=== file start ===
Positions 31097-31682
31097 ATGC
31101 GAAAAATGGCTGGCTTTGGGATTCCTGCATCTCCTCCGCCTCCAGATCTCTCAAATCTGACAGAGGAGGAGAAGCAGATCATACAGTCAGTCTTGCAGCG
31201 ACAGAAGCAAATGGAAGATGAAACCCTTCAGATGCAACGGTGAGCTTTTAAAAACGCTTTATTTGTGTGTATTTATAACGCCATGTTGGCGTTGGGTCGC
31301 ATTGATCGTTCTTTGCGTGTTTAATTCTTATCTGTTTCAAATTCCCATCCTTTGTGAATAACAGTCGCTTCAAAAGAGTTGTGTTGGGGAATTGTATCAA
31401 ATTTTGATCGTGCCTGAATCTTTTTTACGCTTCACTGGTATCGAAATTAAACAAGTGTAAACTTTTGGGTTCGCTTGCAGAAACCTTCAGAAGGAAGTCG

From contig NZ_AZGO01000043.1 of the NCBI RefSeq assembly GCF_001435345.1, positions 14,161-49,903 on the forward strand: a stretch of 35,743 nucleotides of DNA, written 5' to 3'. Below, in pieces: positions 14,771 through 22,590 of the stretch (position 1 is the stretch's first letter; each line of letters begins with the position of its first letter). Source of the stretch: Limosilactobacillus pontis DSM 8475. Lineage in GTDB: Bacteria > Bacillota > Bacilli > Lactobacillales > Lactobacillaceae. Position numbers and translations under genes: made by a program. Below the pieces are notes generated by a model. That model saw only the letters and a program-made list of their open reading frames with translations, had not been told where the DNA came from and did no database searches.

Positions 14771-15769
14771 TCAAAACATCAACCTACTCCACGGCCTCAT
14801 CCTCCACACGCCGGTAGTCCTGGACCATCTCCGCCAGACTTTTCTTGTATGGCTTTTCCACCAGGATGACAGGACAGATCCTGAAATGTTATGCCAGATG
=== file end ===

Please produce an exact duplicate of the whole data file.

Positions 31097-31682
31097 ATGC
31101 GAAAAATGGCTGGCTTTGGGATTCCTGCATCTCCTCCGCCTCCAGATCTCTCAAATCTGACAGAGGAGGAGAAGCAGATCATACAGTCAGTCTTGCAGCG
31201 ACAGAAGCAAATGGAAGATGAAACCCTTCAGATGCAACGGTGAGCTTTTAAAAACGCTTTATTTGTGTGTATTTATAACGCCATGTTGGCGTTGGGTCGC
31301 ATTGATCGTTCTTTGCGTGTTTAATTCTTATCTGTTTCAAATTCCCATCCTTTGTGAATAACAGTCGCTTCAAAAGAGTTGTGTTGGGGAATTGTATCAA
31401 ATTTTGATCGTGCCTGAATCTTTTTTACGCTTCACTGGTATCGAAATTAAACAAGTGTAAACTTTTGGGTTCGCTTGCAGAAACCTTCAGAAGGAAGTCG

From contig NZ_AZGO01000043.1 of the NCBI RefSeq assembly GCF_001435345.1, positions 14,161-49,903 on the forward strand: a stretch of 35,743 nucleotides of DNA, written 5' to 3'. Below, in pieces: positions 14,771 through 22,590 of the stretch (position 1 is the stretch's first letter; each line of letters begins with the position of its first letter). Source of the stretch: Limosilactobacillus pontis DSM 8475. Lineage in GTDB: Bacteria > Bacillota > Bacilli > Lactobacillales > Lactobacillaceae. Position numbers and translations under genes: made by a program. Below the pieces are notes generated by a model. That model saw only the letters and a program-made list of their open reading frames with translations, had not been told where the DNA came from and did no database searches.

Positions 14771-15769
14771 TCAAAACATCAACCTACTCCACGGCCTCAT
14801 CCTCCACACGCCGGTAGTCCTGGACCATCTCCGCCAGACTTTTCTTGTATGGCTTTTCCACCAGGATGACAGGACAGATCCTGAAATGTTATGCCAGATG